Increasingly, Americans are utilizing social media accounts like Facebook, Twitter, LinkedIn, Google+, and more both on and off the job. In recent years, a growing number of employers have reportedly asked workers and job applicants for access to their personal social media accounts as a condition of employment. In response to this practice, Governor Chris Christie recently signed into law a bill that prohibits New Jersey employers from requesting access to the personal social media accounts of workers or job candidates.
Companies who violate the new social media law will be subject to a $1,000 fine for the first offense and a $2,500 fine for each additional offense. The measure also allows employees and applicants the option to seek financial compensation for lost earnings from an employer who violates the law. Additionally, employers may not require a job candidate to waive any of the protections of the law as a condition of hiring, and they may not retaliate against a worker for exercising any rights guaranteed by the legislation.
The measure, which goes into effect on December 1st, does not apply to employer policies related to use of company-issued electronic devices such as laptops and smartphones. Also, employers are not prohibited from viewing employee or candidate information that is generally available to the public. State and local law enforcement agencies are not required to adhere to the provisions of the new law.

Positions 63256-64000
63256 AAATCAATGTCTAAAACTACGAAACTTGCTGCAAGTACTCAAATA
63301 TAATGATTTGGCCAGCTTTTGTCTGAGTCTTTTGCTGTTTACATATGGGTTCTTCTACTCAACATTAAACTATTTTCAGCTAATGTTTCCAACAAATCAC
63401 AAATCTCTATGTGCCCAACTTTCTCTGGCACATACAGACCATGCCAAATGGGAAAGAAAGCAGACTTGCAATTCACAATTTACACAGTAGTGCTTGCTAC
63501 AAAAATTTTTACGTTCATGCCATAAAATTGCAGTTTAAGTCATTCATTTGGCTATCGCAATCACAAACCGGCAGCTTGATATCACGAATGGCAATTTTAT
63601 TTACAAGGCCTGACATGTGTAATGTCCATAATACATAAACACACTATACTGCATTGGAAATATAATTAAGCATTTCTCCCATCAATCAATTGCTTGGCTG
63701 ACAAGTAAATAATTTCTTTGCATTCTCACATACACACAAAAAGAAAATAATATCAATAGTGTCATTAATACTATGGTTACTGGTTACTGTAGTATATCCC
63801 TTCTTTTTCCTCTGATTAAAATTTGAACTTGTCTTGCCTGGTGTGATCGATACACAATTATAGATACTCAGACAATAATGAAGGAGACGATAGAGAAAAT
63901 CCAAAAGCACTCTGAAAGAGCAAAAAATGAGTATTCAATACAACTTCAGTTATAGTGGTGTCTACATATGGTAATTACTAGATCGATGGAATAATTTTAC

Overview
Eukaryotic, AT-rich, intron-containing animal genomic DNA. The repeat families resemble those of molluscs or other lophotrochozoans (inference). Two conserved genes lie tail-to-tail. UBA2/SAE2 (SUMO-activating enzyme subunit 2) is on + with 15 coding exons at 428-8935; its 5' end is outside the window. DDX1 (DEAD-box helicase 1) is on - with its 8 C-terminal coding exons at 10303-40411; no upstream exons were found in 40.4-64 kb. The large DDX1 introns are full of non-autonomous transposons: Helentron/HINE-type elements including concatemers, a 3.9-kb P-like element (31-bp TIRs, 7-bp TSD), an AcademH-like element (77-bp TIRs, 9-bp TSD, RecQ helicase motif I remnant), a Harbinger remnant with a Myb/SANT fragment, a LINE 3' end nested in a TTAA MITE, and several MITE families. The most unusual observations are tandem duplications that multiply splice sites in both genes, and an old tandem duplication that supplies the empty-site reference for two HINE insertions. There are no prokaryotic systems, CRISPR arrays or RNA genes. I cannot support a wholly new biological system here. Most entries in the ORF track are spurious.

The bipartisan bill was initially passed by the New Jersey Legislature in May, but it was conditionally vetoed by Governor Christie. According to the Governor, although the bill was “well-intentioned,” it was written too broadly. He stated a careful balance was necessary to allow employers to properly vet workers and job candidates while still protecting each individual’s right to privacy. After the measure was revised and approved by the Legislature, Governor Christie signed the modified bill. Last December, he also signed similar legislation that forbids universities and other institutions of higher learning from requiring applicants to provide social media account passwords.
According to the National Conference of State Legislatures, at least 36 states introduced a measure that would prohibit or limit an employer’s access to the private social media accounts of company personnel in 2013. Ten states, including New Jersey, have enacted such legislation this year.
The experienced and hardworking employment attorneys at the Resnick Law Group represent current and former workers in both New Jersey and New York regarding matters that involve unlawful workplace discrimination. To discuss your situation with a caring advocate, do not hesitate to contact the Resnick Law Group through our website or give us a call at 973-781-1204 or (646) 867-7997 today.
More Blog Posts:
Disabled Workers in New Jersey and Nationwide May Suffer Discrimination, The New Jersey Employment Law Firm Blog, August 27, 2013
New Jersey Legislature Passes Bill Protecting Employees’ Social Media Accounts from Employer Scrutiny, The New Jersey Employment Law Firm Blog, April 19, 2013
Christie signs bill banning N.J. companies from forcing workers to hand over social media passwords, by Brent Johnson, nj.com